RAZ: There is such a big sound in so many of these songs. It's a sound that kind of builds up in each track. And you hear it, you hear it very clearly on the song "The Walls Are Coming Down."

(Soundbite of song "The Walls Are Coming Down")

FANFARLO: (Singing) ...one by one, the walls, the walls are coming down. The here and now is coming �round. It will someday let you down.

Mr. BALTHAZAR: We often have an idea of what we want to do with a particular song. You know, I think this song is a bit of, like, a marching band song, isn't it? We tend to sort of go crazy in the studio, as well. And I think with most of our songs, we'd stuck up at least 100-and-something channels. So - and, you know, I guess it's a combination...

RAZ: A hundred different channels?

Mr. BALTHAZAR: Yeah, yeah, I think at least.

Ms. LUCAS: Then we also tend to think in sections. So instead - we have one horn player, but we think about a horn section or a string section when we actually record.

RAZ: I'm interested to know about the name of your band, Fanfarlo. It's from another - yet another obscure literary work. It's the title of a book by the influential 19th century French critic Charles Baudelaire. Simon, why were you inspired by Baudelaire?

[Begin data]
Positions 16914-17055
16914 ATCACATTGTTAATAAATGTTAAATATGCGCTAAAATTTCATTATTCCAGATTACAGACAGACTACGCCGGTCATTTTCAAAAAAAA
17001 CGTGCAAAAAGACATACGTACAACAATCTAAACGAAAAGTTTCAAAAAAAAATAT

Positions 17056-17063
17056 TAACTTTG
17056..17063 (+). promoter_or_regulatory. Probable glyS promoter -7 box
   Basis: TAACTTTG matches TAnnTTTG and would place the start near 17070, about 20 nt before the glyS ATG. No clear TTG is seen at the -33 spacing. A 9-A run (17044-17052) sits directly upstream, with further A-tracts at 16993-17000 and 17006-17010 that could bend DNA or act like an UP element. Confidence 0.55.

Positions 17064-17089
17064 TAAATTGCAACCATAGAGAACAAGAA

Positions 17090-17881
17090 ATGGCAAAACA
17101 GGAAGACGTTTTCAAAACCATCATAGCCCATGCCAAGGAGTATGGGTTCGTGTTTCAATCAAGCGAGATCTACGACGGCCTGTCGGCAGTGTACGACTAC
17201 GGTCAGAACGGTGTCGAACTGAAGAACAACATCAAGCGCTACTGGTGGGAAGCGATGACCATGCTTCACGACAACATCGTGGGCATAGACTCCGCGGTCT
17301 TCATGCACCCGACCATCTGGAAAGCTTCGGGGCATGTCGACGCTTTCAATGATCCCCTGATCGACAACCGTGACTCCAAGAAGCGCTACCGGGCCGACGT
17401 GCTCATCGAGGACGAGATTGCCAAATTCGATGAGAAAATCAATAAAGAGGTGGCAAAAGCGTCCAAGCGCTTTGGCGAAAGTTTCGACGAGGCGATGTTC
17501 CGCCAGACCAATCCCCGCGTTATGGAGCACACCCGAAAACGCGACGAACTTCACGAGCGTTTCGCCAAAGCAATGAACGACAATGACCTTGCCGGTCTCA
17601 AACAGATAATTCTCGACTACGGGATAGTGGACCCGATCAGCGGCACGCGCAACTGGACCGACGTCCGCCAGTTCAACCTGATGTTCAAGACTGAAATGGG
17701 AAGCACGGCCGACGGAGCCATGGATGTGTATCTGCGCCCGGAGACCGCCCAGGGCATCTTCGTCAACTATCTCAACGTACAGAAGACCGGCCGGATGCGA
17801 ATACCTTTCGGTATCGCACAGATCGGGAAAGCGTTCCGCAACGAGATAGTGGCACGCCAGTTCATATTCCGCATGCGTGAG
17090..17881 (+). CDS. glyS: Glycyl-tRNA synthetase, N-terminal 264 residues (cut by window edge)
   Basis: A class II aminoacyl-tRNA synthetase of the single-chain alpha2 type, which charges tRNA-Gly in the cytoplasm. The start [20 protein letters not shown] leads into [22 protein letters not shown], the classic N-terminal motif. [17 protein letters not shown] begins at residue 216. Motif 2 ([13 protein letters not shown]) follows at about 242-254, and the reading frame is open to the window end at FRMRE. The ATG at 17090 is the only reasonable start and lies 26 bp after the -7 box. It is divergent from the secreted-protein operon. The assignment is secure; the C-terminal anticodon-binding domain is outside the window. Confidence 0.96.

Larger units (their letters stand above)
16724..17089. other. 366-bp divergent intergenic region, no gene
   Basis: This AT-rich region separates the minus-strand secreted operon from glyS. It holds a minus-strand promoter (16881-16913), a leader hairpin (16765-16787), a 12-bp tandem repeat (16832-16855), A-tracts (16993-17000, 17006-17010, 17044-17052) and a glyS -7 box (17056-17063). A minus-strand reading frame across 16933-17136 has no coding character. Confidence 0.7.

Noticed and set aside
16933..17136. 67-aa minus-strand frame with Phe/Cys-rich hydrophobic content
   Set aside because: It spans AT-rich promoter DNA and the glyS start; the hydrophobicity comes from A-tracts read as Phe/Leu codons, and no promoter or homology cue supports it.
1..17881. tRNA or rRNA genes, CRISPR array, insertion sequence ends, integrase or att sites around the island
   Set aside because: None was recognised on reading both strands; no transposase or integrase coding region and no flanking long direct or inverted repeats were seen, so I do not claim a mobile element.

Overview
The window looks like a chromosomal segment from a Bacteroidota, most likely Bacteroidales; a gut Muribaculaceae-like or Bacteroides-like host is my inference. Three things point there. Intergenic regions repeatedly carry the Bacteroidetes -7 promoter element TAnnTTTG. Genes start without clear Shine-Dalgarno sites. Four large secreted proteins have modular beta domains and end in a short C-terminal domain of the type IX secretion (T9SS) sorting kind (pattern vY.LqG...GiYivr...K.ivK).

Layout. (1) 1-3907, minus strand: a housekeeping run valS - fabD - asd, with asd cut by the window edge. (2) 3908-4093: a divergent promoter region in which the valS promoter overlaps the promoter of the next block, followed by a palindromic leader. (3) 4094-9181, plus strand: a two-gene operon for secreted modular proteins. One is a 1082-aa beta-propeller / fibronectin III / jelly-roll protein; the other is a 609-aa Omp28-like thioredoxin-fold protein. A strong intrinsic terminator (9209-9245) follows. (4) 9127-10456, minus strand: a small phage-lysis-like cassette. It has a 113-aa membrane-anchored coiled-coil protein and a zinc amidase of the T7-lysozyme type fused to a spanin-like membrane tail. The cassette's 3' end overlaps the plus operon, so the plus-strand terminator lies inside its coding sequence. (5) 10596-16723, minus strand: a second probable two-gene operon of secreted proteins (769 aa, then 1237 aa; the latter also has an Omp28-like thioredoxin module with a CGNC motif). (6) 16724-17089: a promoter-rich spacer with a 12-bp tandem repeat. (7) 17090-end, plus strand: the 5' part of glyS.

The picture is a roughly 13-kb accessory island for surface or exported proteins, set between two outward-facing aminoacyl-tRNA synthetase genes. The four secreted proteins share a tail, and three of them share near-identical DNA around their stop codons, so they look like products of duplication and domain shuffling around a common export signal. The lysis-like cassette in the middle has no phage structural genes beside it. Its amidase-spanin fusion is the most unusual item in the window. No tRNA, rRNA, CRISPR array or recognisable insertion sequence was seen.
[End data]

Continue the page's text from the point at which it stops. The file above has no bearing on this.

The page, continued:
Mr. BALTHAZAR: I was reading Baudelaire and, you know, Verlaine, Rimbaud, French symbolists, and for me personally, it really ties into Beat poetry as well. I'm a big fan of Ginsberg. But it's more kind of reference to an interesting time and place more than a particular book.

RAZ: I mean, Baudelaire was this guy who sort of championed these Romantic artists of the time, Flaubert, Balzac and Victor Hugo and others. And I mean, this might be a bit of a leap here, but do you sort of see the kind of music you produce as sort of a Romantic type of music?

Ms. LUCAS: That's definitely what I like about the name. I feel like it really does suit the music. It has a kind of circus-y feel to it, maybe.